The Student talks to Elle Glenny, a 6th year part-time postgraduate student for MSc Environment and Development. Elle is the Taught Postgraduate Representative, and is proposing a new Liberation Officer position representing working-class students, as part of the Edinburgh University Students’ Association
Why does the University of Edinburgh need a Working-Class Liberation Officer?
I think a working-class liberation officer could help to make a minority on campus feel comfortable with their own identity, and to increase awareness of the persisting historical and institutional classism which working-class students face at Edinburgh.
According to the Higher Education Statistics Agency, only 18.7 per cent of our students came from working-class backgrounds in 2016. Despite the University’s Widening Participation programme, working-class students constitute a minority in the university community, and they face structural oppression and discrimination.
While the University is making efforts to address the financial inequalities faced by many working-class students, issues of social and cultural capital are not being addressed. Of course, I have doubts about what such a liberation officer could do against a long-institutionalised classist legacy, and I’m concerned that the University might use the creation of that office as an excuse to neglect its own responsibilities in the efforts for working-class students.
To work against that, I’m proposing a threefold approach. This would include, first, offering economic, social and cultural capital to students, including increased funding, sessions on career planning and job interviews, specific placements; second, holding the University accountable to their widening participation policies; and third, building up a wider movement within the National Union of Students.
What struggles do working-class students face?
I think those who make it into Edinburgh, and who don’t decline their offer because they don’t feel like they would fit in from the start, can find it much more difficult to enjoy their time at university, because of a lack of economic, social and cultural capital, and support. Working-class students are more likely to quit their studies, and they are often excluded from extracurricular activities or study trips, even if they are passionate and creative individuals, because of a lack of money or self-confidence.
I remember sitting in a tutorial in first year, together with people who had been educated at Eton, and feeling stupid. For six years, I have felt that I needed to constantly fight my ground. This has only increased since I’ve started my postgraduate degree, because there is even less funding available. I think that’s because postgraduate study is considered a luxury, but no one should have to fight for their right to education. Another problem is the fetishisation of working-class culture by the middle-class, for example during ‘chavvy’ club-nights.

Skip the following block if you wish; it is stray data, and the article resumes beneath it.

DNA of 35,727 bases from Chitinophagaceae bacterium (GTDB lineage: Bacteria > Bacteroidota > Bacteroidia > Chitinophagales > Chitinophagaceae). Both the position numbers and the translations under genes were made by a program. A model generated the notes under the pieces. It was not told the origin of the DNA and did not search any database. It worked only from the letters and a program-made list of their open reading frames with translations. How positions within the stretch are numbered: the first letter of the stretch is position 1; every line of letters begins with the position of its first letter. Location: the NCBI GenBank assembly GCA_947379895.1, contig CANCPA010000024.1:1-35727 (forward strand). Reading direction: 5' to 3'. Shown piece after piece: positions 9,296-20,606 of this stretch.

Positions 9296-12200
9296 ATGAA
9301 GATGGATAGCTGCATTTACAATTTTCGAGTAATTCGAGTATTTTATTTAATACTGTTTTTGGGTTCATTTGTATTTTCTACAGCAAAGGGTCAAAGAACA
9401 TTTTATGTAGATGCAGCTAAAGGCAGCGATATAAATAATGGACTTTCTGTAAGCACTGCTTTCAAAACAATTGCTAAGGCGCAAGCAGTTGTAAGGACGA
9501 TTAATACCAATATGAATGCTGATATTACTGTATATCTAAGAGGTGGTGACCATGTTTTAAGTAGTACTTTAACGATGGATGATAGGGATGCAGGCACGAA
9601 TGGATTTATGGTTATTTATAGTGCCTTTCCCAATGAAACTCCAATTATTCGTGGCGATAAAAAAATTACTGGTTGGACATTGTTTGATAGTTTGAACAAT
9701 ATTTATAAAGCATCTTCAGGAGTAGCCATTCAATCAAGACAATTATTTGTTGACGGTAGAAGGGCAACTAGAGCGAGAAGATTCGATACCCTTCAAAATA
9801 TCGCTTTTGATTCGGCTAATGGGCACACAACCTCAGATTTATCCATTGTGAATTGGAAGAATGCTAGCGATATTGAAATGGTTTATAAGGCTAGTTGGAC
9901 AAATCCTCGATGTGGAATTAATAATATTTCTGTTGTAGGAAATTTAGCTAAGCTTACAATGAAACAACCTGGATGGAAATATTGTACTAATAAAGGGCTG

Overall, a working-class liberation campaign shouldn’t simply make certain students ‘fit in’ at Edinburgh, but it should make the University a more inclusive space.
Has such a role been created at other UK universities?
Yes. Currently, working-class liberation officers are active at six universities in the country: London School of Economics and Political Science (LSE), School of Oriental and African Studies, London (SOAS), King’s College London, St. Hilda’s College at Oxford, and the Universities of York and Manchester. Especially Manchester’s student union is often mentioned as an institution similar to Edinburgh in terms of size, demographics and functioning, which hopefully means that there is a realistic possibility that we will be able to create this office here.
Why does this role not exist already, in your view?
These days, it can be difficult to have discussions about class issues. They are often not openly addressed, or even denied. I think that stems from the fact that the Tory and New Labour rhetoric has tried to make people in this country think that we are all middle-class.
How many students would the working-class liberation officer represent?
That would depend on who would be included in the working-class student community. I’d support that belonging to that community should be based on self-identification, even though I’m aware of the risks that come with that. But that’s how they do it for the other liberation groups on campus, and seems to be the best way forward.
At which stage of the process are we at the moment?
I’ve submitted an ideas form of the Students’ Association to the Executive Board on 3 February. If the board approves, the motion will potentially be taken to Student Council. Obviously, I really hope that staff and students will support this, and that the first working-class liberation officer could be elected during the next academic year. I think if this was successful, that would be my proudest moment as a member of the university community.
Image: Baz via Flickr